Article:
More and more Americans are catching on to the scam. Every day, more see that the road to serfdom in America does not involve a knock in the night or a jack-booted thug. It starts with smooth-talking politicians offering seemingly innocuous compromises, and an opportunistic leadership that chooses not to stand up for America's enduring principles of freedom and entrepreneurship.
As this reality dawns, and the implications become clear to millions of Americans, we believe we can see the brightest future in decades. But we must choose it.
How come every other civilized country abolished slavery WITHOUT a civil war?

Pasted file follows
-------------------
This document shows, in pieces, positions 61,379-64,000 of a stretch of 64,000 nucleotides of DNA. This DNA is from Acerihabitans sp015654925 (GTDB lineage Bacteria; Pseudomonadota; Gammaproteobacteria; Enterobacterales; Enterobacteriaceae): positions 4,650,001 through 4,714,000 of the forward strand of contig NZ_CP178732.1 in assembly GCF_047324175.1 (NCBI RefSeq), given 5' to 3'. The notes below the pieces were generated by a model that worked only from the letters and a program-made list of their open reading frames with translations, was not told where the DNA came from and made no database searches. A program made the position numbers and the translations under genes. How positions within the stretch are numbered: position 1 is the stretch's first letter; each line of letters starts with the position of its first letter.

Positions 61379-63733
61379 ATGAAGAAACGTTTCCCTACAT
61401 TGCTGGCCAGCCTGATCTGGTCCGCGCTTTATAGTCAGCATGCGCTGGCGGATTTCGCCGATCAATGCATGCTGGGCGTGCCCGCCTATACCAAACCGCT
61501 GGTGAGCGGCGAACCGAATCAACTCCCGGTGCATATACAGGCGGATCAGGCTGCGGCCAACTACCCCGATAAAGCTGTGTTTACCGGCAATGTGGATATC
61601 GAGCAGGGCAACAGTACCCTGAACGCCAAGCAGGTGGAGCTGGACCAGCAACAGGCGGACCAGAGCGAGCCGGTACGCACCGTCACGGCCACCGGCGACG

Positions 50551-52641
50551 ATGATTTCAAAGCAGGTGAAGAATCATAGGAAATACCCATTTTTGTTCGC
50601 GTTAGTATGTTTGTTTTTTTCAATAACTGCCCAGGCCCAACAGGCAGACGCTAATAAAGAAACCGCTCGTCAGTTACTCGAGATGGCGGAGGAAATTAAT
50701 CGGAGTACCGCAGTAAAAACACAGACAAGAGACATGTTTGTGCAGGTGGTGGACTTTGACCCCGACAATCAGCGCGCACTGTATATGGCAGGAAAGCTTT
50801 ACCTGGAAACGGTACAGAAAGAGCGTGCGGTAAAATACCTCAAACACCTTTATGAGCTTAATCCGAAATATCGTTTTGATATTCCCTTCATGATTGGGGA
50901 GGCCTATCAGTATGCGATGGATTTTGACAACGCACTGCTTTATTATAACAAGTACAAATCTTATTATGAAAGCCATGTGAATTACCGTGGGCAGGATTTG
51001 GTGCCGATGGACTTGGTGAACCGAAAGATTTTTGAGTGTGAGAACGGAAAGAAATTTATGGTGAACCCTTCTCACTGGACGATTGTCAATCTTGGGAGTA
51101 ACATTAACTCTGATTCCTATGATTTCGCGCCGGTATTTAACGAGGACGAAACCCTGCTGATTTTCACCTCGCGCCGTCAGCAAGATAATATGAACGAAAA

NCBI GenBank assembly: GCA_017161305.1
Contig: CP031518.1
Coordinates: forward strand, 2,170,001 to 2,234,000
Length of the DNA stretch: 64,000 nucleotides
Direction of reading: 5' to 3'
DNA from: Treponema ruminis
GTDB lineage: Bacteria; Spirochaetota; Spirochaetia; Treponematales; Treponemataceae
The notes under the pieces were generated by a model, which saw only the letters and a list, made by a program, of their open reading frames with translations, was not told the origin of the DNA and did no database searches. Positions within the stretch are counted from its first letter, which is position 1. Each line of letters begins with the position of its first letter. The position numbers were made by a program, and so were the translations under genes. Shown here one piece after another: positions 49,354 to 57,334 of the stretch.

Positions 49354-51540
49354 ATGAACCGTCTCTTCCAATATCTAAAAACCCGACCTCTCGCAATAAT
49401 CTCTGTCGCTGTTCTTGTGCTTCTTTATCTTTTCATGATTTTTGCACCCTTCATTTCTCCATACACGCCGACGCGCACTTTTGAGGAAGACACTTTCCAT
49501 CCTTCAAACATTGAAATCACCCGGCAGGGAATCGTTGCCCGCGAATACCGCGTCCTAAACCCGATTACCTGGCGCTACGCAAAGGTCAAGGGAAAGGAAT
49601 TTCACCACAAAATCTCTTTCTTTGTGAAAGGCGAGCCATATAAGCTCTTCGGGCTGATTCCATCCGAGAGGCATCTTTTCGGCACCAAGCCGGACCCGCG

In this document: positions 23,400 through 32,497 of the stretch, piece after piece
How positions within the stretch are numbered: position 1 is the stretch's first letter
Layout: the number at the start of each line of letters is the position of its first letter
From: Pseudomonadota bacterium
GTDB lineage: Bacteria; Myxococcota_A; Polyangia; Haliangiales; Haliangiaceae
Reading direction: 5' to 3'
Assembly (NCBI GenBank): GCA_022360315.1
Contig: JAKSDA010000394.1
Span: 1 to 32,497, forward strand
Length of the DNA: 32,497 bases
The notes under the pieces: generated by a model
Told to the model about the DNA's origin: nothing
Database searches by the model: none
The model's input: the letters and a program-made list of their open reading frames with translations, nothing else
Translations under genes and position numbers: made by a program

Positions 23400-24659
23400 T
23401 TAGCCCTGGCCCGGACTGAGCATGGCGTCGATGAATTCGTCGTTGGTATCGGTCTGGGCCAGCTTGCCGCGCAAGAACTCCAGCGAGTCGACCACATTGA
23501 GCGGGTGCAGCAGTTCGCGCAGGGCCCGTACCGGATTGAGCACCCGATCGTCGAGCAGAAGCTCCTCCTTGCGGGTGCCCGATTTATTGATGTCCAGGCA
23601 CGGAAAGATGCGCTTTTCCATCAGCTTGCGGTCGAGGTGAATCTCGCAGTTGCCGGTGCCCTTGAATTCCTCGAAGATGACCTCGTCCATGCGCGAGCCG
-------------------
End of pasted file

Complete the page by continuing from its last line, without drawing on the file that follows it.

The truth of the matter is that the Civil War was absolutely not fought over slavery. To understand how this is so, there are two pieces of evidence to consider. The first is the situation of high protective tariffs. In this pre-16th Amendment America, the federal government was funded solely through user fees, land sales, and tariffs. The southern economy, being largely agricultural, was highly dependent upon importing manufactured goods. This situation was something that all 13 original colonies shared, but as the new Republic developed, and the Industrial Revolution took off, the North, being less suited to agriculture, became a manufacturing powerhouse. The South then had a choice to make in importing its needed goods: continue to purchase goods from the British and French predominantly (as they had done since the colonial days) or purchase from the new northern manufacturers.